US legislators have attacked colleagues for holding a hearing to discuss generic competition to biologic drugs without any scientific experts being called to give evidence.

The hearing was held last Thursday by the House Energy and Commerce Subcommittee on Health to discuss the report published the day before by the Federal Trade Commission (FTC), which concluded that the makers of pioneer biologic drugs do not need the 12-14 years’ brand exclusivity which they claim is necessary, nor do producers of “follow-on” biologics (FOBs) need additional incentives such as 180-day market exclusivity, which they also say they need.

The only witness called to the hearing was FTC Commissioner Pamela Jones Harbour. Welcoming her, the subcommittee’s chairman, Representative Frank Pallone Jr, said: “the FTC has decades of expertise in this area and I value their objective and comprehensive analysis.”

Rep Henry Waxman, who chairs the Committee on Energy and Commerce, also spoke at the hearing, and accused the industry of engaging in “a massive and expensive lobbying campaign to convince the members of this Committee that the supply of life-saving drugs will dry up if they don't get triple the monopoly protection available to all other drugs.”

To support its “extraordinary request for 12 or even 14 years” of exclusivity, the industry “has blanketed Capitol Hill” with its arguments that its patents are much weaker than drug patents and will not block competition from FOBs, and also that it takes 12-16 years for biotech drugs to break even “so that's the period of exclusivity they need.”

“I have seen little or no persuasive evidence to support these arguments,” said Rep Waxman, who is sponsor of a bill which would give innovator biologics makers just five years’ market exclusivity.

But panel member Democrat Anna Eshoo, who represents Palo Alto in California, said she was “puzzled and somewhat disappointed” that no experts had been called to give evidence to the hearing on the safety and effectiveness of FOBs, while Republican Marsha Blackburn and Democrat Tammy Baldwin, who represent areas of Tennessee and Wisconsin, respectively, which are homes to innovator biotechnology companies, expressed concern about the ability of these firms to recoup their R&D investments if FOBs were permitted to come speedily to market.

The process adopted by the panel to deal with this issue did not "reflect well on the most distinguished committee and subcommittee of the House,” Rep Eshoo told Rep Pallone, but he replied that Commissioner Harbour had been called to testify because she was “the only objective third-party who has dealt with the issue. All we have heard from are people with a financial stake, either companies that want to protect the market or companies that want in,” he told her.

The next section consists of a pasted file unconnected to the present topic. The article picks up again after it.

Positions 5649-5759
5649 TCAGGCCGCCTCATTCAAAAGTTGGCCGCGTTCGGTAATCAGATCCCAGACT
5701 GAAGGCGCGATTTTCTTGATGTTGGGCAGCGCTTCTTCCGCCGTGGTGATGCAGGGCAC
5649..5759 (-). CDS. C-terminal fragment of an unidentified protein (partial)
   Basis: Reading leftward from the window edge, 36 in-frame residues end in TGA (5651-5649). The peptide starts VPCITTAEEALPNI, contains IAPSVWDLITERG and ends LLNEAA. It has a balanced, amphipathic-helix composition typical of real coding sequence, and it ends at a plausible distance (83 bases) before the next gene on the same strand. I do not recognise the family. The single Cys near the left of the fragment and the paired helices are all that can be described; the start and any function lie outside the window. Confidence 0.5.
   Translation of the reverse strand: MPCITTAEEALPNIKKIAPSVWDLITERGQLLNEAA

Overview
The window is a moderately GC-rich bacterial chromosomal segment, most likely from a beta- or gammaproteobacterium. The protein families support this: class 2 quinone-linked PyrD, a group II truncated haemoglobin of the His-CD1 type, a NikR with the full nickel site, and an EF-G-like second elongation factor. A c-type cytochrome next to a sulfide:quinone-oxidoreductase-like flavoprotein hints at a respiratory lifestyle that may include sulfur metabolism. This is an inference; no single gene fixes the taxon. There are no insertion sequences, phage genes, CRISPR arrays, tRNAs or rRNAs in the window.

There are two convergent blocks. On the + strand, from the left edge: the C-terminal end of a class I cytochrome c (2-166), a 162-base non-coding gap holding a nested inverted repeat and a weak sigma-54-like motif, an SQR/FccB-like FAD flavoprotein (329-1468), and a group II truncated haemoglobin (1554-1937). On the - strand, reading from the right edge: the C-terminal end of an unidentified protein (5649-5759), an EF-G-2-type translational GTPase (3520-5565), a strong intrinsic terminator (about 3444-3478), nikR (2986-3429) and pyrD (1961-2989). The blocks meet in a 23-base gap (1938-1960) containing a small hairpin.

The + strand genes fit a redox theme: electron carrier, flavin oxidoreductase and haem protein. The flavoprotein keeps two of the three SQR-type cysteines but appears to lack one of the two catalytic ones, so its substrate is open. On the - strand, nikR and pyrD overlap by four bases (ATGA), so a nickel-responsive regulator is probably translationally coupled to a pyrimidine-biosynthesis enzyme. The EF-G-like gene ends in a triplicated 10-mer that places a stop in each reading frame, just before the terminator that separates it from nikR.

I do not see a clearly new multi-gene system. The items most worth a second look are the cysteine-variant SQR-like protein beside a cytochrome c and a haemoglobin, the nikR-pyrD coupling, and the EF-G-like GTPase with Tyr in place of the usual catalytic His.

Reaction to FTC’s findings
Responding to the FTC report, Michael Keeley, partner in the Antitrust Group of Axinn, Veltrop & Harkrider LLP in New York, told Pharma Times that it “reveals a great level of dissatisfaction on the part of the FTC with how Hatch-Waxman has operated. The FTC clearly believes that Hatch-Waxman has facilitated so-called reverse payment arrangements between brands and generics in small molecule drugs. The FTC in its biologics report tries to make the case that biologics should not be subject to a Hatch-Waxman type regime to avoid similar opportunities for reverse payments and other types of conduct that FTC argues is anti-competitive," he said.

Jeff Joseph, vice president of communications at the Biotechnology Industry Association (BIO), said the study’s isummary conclusions “are based upon fundamentally flawed or highly selective assumptions, an exceedingly narrow policy perspective and a lack of true understanding of the necessary conditions to drive future biomedical breakthroughs. The report appears to minimize greatly the impact on innovation that would occur under a new paradigm in which biosimilar competitors would be able to take a free ride off the massive R&D investment made by the initial innovators.”

Kathleen Jaeger, chief executive of the Generic Pharmaceutical Association (GPhA), said the report was “yet another endorsement of the need to move forward on passage of legislation that brings affordable biogenerics to patients sooner rather than later.”

* Rep Ishoo is cosponsor of the Pathway for Biosimilars Act (HR 1548) which would give innovator firms 12 years’ exclusivity and preserve “incentives to innovate.” Fellow sponsor Democrat Jay Inslee, who represents a Seattle-area district with a strong biotechnology sector, said that, through the bill, a pathway to lower-cost copies of biotech drugs can be created “without sacrificing safety or eliminating incentives to create breakthrough medicines.”